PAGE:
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A Pediatrician’s Perspective on Child Protection

  • Abraham B. Bergman
Chapter
Part of the Child Maltreatment book series (MALT, volume 1)

Abstract

When the author started his pediatric residency in 1958, trauma inflicted on children had been described in the medical literature, mostly by radiologists, but its existence was not generally recognized by clinicians. Child maltreatment was initially viewed as a disorder of parenting. This meant that, in addition to investigative responsibilities, the new breed of case workers were charged with providing support. Mandatory reporting laws, along with professional and public awareness, soon swamped the protective services system; the supportive mission was not maintained. In the past decade, there has been a marked diminution in the prevalence of physical and sexual abuse; neglect now constitutes over 75% of the reported cases of maltreatment. The author maintains that children’s protective services have outlived their usefulness. Investigations of assaults should be conducted by law enforcement personnel, and suspected neglect should first be evaluated by public health nurses.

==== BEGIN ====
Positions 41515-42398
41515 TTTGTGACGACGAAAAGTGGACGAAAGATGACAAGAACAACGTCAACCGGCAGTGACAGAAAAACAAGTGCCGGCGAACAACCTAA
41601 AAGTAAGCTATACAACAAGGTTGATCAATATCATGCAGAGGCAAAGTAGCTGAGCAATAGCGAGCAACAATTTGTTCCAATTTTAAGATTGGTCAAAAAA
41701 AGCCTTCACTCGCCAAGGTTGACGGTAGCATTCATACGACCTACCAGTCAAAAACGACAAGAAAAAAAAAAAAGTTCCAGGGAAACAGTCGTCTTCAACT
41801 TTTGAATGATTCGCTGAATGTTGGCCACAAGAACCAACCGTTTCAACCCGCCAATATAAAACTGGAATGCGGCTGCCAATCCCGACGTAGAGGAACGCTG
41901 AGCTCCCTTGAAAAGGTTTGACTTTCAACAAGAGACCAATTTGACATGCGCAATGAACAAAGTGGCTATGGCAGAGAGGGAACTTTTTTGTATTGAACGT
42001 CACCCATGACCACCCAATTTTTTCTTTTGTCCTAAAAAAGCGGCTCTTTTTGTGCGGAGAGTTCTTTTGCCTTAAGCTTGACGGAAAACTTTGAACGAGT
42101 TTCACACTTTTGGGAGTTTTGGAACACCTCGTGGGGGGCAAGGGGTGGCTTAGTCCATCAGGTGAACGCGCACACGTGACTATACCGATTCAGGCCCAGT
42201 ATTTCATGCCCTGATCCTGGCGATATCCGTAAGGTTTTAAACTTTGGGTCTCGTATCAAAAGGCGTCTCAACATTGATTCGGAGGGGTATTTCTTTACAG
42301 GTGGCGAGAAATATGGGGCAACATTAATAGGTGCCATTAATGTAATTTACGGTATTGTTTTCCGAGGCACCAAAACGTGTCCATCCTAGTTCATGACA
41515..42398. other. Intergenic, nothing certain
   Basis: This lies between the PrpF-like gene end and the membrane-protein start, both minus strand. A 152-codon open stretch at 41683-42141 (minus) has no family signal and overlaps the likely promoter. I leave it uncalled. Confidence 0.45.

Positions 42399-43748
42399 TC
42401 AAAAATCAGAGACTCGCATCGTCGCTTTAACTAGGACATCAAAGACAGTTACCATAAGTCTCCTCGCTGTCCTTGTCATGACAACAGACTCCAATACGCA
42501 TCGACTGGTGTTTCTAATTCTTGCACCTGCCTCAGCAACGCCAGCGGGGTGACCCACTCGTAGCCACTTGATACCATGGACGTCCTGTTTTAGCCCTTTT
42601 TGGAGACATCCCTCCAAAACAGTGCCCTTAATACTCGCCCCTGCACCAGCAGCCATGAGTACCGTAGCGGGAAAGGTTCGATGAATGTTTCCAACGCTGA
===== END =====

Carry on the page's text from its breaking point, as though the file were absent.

Keywords

Sexual Abuse Public Health Nurse Child Neglect Child Welfare Agency Newborn Nursery 
These keywords were added by machine and not by the authors. This process is experimental and the keywords may be updated as the learning algorithm improves.

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Copyright information

© Springer Science+Business Media Dordrecht 2013

Authors and Affiliations

  1. 1.Department of PediatricsUniversity of WashingtonSeattleUSA

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